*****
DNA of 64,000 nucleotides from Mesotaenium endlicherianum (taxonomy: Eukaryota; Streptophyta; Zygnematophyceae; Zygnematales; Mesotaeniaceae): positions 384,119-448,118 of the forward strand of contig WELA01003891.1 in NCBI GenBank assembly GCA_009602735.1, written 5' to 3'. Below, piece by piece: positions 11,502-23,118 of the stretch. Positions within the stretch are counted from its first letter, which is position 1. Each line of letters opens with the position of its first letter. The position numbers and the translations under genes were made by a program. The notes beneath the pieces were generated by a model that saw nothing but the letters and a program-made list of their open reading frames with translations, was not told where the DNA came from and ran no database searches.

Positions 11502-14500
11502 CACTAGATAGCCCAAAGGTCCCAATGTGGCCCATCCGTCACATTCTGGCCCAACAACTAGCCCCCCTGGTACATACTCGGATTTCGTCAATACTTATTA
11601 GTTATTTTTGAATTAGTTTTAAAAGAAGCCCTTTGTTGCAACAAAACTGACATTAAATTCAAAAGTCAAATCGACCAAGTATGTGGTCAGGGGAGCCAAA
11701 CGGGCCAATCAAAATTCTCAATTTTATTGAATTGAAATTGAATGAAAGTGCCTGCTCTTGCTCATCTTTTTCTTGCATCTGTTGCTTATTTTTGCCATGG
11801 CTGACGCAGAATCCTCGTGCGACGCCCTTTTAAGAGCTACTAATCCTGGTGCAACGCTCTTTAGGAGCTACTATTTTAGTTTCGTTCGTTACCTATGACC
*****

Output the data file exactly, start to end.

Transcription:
DNA of 64,000 nucleotides from Mesotaenium endlicherianum (taxonomy: Eukaryota; Streptophyta; Zygnematophyceae; Zygnematales; Mesotaeniaceae): positions 384,119-448,118 of the forward strand of contig WELA01003891.1 in NCBI GenBank assembly GCA_009602735.1, written 5' to 3'. Below, piece by piece: positions 11,502-23,118 of the stretch. Positions within the stretch are counted from its first letter, which is position 1. Each line of letters opens with the position of its first letter. The position numbers and the translations under genes were made by a program. The notes beneath the pieces were generated by a model that saw nothing but the letters and a program-made list of their open reading frames with translations, was not told where the DNA came from and ran no database searches.

Positions 11502-14500
11502 CACTAGATAGCCCAAAGGTCCCAATGTGGCCCATCCGTCACATTCTGGCCCAACAACTAGCCCCCCTGGTACATACTCGGATTTCGTCAATACTTATTA
11601 GTTATTTTTGAATTAGTTTTAAAAGAAGCCCTTTGTTGCAACAAAACTGACATTAAATTCAAAAGTCAAATCGACCAAGTATGTGGTCAGGGGAGCCAAA
11701 CGGGCCAATCAAAATTCTCAATTTTATTGAATTGAAATTGAATGAAAGTGCCTGCTCTTGCTCATCTTTTTCTTGCATCTGTTGCTTATTTTTGCCATGG
11801 CTGACGCAGAATCCTCGTGCGACGCCCTTTTAAGAGCTACTAATCCTGGTGCAACGCTCTTTAGGAGCTACTATTTTAGTTTCGTTCGTTACCTATGACC